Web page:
SEA. Strictly speaking, sea is the next large division of water after ocean, but in its special sense signifies only any large portion of the great mass of waters almost surrounded by land, as the Black, the White, the Baltic, the China, and the Mediterranean seas, and in a general sense in contradistinction to land. By sailors the word is also variously applied. Thus they say—"We shipped a heavy sea." "There is a great sea on in the offing." "The sea sets to the southward," &c. Hence a ship is said to head the sea when her course is opposed to the direction of the waves.—A long sea implies a uniform motion of long waves, the result of a steady continuance of the wind from nearly the same quarter.—A short sea is a confused motion of the waves when they run irregularly so as frequently to break over a vessel, caused by sudden changes of wind. The law claims for the crown wherever the sea flows to, and there the admiralty has jurisdiction; accordingly, no act can be done, no bridge can span a river so circumstanced without the sanction of the admiralty. It claims the fore-shore unless specially granted by charter otherwise, and the court of vice-admiralty has jurisdiction as to flotsam and jetsam on the fore-shore. But all crimes are subject to the laws, and are tried by the ordinary courts as within the body of a county, comprehended by the chord between two headlands where the distance does not exceed three miles from the shore. Beyond that limit is "the sea, where high court of admiralty has jurisdiction, but where civil process cannot follow."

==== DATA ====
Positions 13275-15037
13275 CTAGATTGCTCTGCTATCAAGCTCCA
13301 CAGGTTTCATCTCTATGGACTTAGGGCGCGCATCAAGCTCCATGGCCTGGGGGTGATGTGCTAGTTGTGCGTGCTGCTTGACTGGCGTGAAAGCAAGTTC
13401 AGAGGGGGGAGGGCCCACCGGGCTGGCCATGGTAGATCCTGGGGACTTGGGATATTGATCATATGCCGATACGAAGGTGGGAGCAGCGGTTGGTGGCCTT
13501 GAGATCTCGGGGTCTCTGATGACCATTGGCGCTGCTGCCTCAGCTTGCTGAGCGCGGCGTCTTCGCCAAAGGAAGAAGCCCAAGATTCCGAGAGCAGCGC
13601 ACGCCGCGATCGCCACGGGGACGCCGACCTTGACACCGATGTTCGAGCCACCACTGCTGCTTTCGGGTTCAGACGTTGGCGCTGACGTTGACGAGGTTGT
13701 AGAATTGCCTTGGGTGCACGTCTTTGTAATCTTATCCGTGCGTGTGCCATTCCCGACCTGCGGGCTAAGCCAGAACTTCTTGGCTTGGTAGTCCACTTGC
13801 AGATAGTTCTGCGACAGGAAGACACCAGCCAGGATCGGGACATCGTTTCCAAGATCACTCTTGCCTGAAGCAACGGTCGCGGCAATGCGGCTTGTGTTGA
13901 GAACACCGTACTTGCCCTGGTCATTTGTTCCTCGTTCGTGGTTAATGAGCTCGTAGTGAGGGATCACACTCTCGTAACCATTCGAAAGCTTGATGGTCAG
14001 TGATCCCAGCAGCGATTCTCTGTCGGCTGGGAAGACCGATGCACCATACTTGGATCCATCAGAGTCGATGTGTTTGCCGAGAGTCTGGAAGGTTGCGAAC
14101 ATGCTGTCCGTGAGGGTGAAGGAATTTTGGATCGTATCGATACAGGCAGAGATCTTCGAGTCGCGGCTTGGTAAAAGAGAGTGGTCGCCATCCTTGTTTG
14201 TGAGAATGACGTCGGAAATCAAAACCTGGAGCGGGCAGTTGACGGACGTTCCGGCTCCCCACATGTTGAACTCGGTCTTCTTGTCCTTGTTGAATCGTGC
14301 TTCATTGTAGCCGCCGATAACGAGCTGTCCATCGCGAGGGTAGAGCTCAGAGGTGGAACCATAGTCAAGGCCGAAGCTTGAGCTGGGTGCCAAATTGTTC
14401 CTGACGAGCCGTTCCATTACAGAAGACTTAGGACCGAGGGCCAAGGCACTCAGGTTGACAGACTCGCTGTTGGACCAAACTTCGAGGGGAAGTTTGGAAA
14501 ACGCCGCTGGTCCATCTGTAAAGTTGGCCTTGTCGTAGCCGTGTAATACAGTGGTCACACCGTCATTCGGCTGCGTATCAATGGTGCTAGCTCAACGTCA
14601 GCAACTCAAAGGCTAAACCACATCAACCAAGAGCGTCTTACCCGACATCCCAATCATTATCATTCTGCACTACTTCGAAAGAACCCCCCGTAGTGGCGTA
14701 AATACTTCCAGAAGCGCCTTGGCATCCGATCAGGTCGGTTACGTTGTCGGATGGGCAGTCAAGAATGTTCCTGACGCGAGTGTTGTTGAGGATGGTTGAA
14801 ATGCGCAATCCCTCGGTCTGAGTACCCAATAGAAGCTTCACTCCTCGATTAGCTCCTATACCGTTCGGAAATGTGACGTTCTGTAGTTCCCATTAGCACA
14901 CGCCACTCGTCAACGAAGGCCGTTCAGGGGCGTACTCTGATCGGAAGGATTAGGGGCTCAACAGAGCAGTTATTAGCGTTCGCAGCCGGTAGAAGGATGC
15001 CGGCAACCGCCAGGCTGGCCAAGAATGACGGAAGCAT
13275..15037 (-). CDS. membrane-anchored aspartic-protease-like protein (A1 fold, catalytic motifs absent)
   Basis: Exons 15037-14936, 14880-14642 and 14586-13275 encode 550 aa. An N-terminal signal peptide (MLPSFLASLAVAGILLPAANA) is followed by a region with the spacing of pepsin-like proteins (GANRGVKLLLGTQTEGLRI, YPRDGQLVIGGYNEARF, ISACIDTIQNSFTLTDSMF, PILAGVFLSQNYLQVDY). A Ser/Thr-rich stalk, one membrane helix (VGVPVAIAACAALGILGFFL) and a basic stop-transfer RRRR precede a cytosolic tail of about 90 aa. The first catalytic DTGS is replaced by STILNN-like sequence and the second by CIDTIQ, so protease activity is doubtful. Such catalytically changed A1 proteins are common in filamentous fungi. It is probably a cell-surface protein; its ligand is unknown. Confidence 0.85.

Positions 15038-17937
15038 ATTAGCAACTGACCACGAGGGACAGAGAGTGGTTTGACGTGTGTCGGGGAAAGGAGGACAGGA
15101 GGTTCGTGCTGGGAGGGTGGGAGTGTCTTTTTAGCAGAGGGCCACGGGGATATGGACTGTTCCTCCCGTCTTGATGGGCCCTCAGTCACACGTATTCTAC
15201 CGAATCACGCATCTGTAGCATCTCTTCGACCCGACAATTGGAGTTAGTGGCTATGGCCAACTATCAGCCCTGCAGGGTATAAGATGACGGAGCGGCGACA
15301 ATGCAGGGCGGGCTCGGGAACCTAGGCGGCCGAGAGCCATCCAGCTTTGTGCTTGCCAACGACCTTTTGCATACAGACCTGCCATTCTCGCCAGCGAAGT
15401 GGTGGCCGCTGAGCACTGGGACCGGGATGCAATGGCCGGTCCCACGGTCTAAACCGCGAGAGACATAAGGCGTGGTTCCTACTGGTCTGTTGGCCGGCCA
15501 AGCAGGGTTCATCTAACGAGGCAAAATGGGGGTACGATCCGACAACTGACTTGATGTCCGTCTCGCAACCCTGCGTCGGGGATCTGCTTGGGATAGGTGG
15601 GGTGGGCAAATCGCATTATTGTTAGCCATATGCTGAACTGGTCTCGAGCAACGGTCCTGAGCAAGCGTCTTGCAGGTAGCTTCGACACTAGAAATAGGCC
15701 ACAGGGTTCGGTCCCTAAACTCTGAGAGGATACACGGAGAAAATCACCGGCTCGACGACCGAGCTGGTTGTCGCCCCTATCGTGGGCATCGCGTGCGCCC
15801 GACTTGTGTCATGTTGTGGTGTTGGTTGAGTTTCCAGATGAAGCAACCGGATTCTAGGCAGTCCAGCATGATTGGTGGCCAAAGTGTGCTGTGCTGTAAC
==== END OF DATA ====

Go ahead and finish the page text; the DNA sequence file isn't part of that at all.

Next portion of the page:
SEA-ADDER. The west-country term for the pipe-fish Syngnathus. The name is also given to the nest-making stickleback.

SEA-ANCHOR. That which lies towards the offing when a ship is moored.

SEA-ATTORNEY. The ordinary brown and rapacious shark.

SEA-BANK. A work so important that our statutes make it felony, without benefit of clergy, maliciously to cut down any sea-bank whereby lands may be overflowed.

SEA-BEANS. Pods of the acacia tribe shed into the rivers about the[600] Gulf of Mexico, and borne by the stream to the coasts of Great Britain, and even further north.

SEA-BEAR. A name applied to several species of large seals of the genus Otaria, found both in the northern and southern hemispheres. They differ from the true seals, especially in the mode in which they use their hind limbs in walking on land.

SEA-BOARD. The line along which the land and water meet, indicating the limit common to both.

SEA-BOAT. A good sea-boat implies any vessel adapted to bear the sea firmly and lively without labouring heavily or straining her masts or rigging. The contrary is called a bad sea-boat.

SEA-BORNE. Arrived from a voyage: said of freighted ships also afloat.

SEA-BOTTLE. The pod or vesicle of some species of sea-wrack or Fucus gigantea of Cape Horn and the Straits of Magellan.